How men view women. A topic hardly narrow enough to be discussed in a short little journal entry. And yet, I was reading The Gnostic Gospels, by Elaine Pagels, and came across a passage that seemed to encapsulate the subject perfectly, as follows. From the gnostic poem Thunder, Perfect Mind, as spoken by a “feminine power”:
I am the first and the last. I am the honored one and the scorned one. I am the whore, and the holy one. I am the wife and the virgin. I am (the mother) and the daughter…. I am she whose wedding is great, and I have not taken a husband…. I am knowledge, and ignorance…. I am shameless; I am ashamed. I am strength, and I am fear…. I am foolish, and I am wise…. I am godless, and I am one whose God is great.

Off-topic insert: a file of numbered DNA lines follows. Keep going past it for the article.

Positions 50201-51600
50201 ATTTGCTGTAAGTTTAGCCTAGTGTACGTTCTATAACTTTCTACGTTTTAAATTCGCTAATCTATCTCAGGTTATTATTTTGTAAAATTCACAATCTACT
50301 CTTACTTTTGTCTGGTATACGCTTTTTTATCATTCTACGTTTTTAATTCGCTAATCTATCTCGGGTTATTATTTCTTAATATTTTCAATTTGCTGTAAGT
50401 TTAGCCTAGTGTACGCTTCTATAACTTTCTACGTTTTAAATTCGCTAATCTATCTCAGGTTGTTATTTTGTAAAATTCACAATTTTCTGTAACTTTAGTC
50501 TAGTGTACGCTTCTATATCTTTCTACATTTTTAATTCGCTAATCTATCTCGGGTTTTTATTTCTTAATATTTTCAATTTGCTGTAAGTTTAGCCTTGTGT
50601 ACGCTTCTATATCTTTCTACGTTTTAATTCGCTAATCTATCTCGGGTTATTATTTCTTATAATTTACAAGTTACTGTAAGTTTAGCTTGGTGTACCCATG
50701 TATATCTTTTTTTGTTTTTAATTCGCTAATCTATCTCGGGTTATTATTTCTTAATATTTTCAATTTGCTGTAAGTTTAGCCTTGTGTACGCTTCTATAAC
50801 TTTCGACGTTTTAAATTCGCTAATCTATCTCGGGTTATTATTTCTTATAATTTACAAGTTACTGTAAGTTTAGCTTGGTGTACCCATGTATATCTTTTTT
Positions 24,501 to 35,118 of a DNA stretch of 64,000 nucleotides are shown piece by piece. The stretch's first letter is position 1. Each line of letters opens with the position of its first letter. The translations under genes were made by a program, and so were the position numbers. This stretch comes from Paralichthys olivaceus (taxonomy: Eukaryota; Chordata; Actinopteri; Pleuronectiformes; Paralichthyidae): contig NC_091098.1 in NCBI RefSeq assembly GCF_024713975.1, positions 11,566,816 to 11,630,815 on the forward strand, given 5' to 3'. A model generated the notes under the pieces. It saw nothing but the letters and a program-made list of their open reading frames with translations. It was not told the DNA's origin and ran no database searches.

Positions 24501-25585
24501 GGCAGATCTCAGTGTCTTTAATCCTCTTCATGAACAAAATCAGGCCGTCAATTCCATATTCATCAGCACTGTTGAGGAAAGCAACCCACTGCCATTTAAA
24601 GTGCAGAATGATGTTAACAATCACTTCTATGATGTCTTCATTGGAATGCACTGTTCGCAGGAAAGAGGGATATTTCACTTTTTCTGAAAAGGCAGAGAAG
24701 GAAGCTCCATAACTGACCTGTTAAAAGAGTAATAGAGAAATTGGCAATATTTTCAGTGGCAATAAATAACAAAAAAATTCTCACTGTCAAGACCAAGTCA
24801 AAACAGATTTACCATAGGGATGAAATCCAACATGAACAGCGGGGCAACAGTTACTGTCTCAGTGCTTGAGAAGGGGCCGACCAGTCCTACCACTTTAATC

The interesting aspect here is the dichotomy. Always the dichotomy. This and that. This or that. But never a mixing or shading of traits. It seems that throughout history men have viewed women this way, one extreme or another. And not just men, but too many women have also cast their sisters in these terms. In removing subtlety, individuality is obliterated.
The “feminine power” is, of course, saying that she is all of these things, both sides of the dichotomies. Not one or the other. And yet, the dichotomies remain, even in her. I am this and that, this and that. Not, I am simply a wonderfully complex me.